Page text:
A Reality TV Star Was Sentenced To Life In Prison For Arranging His Nephew’s Death

James “Tim” Norman and his 20-year-old nephew both appeared on the restaurant reality show.

Former reality star James “Tim” Norman of the reality TV show Welcome to Sweetie Pie’s was sentenced to life in prison Thursday for his involvement in the murder-for-hire plot that led to his nephew’s death, the Department of Justice announced in a press release.

A jury found Norman, 43, guilty on Sept. 16 of conspiracy to commit murder for hire, murder for hire, and conspiracy to commit mail and wire fraud, all associated with the fatal shooting of 20-year-old Andre Montgomery Jr. in 2016. 

“Tim Norman portrayed one image to the public, but there were more sinister intentions lurking underneath,” Assistant US Attorney Angie Danis said during Thursday’s sentencing hearing, according to the press release. “And the measure of someone’s character is what they do when they think no one is watching. When he thought no one was watching, he planned the execution of his nephew and carried it out.”

Both Norman and Montgomery appeared on the Oprah Winfrey Network reality show that aired for nine seasons. The series ran from 2011 to 2018 and documented the family of Robbie Montgomery, Norman’s mother, and featured their soul food business named Sweetie Pie’s, which was founded in the St. Louis area.

During the trial, prosecutors said that Norman conspired with others to kill Montgomery to receive $450,000 through a life insurance policy.

Travell Anthony Hill, one of Norman’s codefendants, pleaded guilty to one count of conspiracy to commit murder for hire and one count of murder for hire and admitted to fatally shooting Montgomery after receiving a call from Terica Ellis, another codefendant. Ellis also pleaded guilty and admitted she provided Montgomery’s location to Norman and Hill. Norman allegedly paid Ellis $10,000 and Hill $5,000 for their roles in the scheme.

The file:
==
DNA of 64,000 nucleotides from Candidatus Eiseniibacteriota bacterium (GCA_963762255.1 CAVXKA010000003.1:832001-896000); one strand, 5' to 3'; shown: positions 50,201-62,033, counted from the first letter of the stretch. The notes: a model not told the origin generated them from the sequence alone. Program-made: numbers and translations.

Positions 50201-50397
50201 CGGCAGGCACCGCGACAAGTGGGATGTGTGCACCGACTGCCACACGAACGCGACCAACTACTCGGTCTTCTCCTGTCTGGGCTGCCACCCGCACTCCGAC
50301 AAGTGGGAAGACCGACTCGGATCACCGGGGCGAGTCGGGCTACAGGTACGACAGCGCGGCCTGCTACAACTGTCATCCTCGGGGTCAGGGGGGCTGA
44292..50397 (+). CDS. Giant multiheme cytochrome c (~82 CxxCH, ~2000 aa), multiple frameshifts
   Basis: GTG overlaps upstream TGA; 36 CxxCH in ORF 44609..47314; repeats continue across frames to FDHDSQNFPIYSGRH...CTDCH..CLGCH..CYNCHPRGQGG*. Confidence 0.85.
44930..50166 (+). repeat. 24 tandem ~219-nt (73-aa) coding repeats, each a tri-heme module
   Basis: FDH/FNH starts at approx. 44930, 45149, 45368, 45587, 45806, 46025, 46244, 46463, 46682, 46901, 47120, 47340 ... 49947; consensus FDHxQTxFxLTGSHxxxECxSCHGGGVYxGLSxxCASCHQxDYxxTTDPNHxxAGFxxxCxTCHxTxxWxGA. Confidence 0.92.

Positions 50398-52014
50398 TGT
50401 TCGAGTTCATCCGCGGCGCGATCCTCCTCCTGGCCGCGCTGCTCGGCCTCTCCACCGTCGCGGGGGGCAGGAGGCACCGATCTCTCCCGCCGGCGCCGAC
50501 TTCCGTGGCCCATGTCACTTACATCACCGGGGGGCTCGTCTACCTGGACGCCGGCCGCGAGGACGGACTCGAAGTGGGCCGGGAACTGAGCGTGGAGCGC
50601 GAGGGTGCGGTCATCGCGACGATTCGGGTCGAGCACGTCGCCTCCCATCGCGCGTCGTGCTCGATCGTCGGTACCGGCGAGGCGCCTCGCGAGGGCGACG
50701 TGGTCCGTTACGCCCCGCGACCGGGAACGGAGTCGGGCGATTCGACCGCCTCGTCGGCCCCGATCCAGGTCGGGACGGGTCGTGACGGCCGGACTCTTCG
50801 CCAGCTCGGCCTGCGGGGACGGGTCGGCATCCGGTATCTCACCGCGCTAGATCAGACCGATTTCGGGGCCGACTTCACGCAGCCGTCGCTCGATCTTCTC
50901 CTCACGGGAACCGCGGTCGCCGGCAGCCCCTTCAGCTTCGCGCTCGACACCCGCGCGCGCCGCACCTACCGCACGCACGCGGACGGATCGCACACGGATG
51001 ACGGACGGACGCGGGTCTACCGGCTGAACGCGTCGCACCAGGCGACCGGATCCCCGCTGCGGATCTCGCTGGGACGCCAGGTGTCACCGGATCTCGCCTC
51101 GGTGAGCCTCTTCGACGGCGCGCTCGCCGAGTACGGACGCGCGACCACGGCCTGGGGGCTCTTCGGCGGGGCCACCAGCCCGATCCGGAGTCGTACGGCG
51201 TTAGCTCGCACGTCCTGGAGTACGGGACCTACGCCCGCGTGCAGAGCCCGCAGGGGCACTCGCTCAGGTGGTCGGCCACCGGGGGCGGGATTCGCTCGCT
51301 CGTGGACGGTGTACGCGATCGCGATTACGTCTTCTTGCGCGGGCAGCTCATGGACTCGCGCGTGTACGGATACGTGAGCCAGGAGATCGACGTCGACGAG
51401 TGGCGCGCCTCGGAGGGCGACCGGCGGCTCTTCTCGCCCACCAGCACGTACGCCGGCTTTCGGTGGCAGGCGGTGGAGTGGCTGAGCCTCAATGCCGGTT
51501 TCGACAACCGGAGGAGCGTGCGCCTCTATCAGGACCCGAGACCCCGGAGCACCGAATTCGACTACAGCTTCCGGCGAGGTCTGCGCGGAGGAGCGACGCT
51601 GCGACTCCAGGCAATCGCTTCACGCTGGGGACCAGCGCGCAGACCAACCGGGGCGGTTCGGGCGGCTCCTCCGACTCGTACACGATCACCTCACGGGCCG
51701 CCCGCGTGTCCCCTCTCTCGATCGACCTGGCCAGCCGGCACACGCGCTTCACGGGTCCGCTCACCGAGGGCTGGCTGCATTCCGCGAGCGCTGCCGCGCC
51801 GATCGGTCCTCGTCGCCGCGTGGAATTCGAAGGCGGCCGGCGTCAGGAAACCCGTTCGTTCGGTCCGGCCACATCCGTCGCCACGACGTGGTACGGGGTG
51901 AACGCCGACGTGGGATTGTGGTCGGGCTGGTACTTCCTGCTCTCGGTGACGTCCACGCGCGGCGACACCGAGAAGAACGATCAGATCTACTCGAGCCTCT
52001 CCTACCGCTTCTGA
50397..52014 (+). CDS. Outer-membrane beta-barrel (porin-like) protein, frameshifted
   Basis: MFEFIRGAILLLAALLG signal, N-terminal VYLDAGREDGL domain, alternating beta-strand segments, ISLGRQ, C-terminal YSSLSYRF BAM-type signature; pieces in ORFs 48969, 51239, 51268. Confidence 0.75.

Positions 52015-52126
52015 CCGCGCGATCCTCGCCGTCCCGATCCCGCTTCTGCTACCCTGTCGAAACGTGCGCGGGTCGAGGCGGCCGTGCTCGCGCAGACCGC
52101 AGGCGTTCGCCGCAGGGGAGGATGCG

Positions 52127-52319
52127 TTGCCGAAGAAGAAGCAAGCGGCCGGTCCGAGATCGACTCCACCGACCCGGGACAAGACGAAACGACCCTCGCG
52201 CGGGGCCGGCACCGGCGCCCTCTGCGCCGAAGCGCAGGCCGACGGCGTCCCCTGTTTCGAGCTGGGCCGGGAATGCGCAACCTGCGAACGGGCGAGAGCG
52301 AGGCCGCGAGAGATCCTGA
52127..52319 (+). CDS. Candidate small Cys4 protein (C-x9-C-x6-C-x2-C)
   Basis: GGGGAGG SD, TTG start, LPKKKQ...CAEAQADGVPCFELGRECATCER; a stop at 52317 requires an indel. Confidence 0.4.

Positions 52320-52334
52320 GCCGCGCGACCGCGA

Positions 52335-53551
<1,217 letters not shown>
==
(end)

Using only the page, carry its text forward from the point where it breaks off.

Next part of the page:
Norman denied ever paying Hill and Ellis to hurt his nephew when he took the stand during the trial. Insurance agent Waiel “Wally” Rebhi Yaghnam also admitted to conspiring alongside Norman to fraudulently obtain a life insurance policy on his nephew before Montgomery’s death.

Ellis was sentenced to three years in prison in January, and Yaghnam received the same sentence in November. In October, Hill was sentenced for 32 years for fatally shooting Montgomery with a .380-caliber handgun, according to the press release.

In spite of the testimony against him and his conviction, Norman has continued to say that he is innocent. In an Instagram post last week, he said he was in disbelief and in the caption wrote, “#innocent.”

“The feds 100% know I did not do those insurance policies. But the jury didn’t get to hear that,” the post said. “And not one person got on the stand and said that I told them to hurt my nephew. They destroyed my name and image so you guys wouldn’t search for the truth.”

The FBI St. Louis Division’s Jay Greenberg called out Norman’s failure to take responsibility for the crimes in a statement following his sentencing to life in prison.  

“Five families, especially that of the victim, are suffering and irreparably harmed as a result of Norman’s plot to have his own nephew murdered,” Greenberg said. “At least all his co-conspirators have accepted responsibility. To this day, Norman hasn’t accepted responsibility despite the fact 12 jurors unanimously convicted him after seeing and hearing seven days of evidence in trial.”

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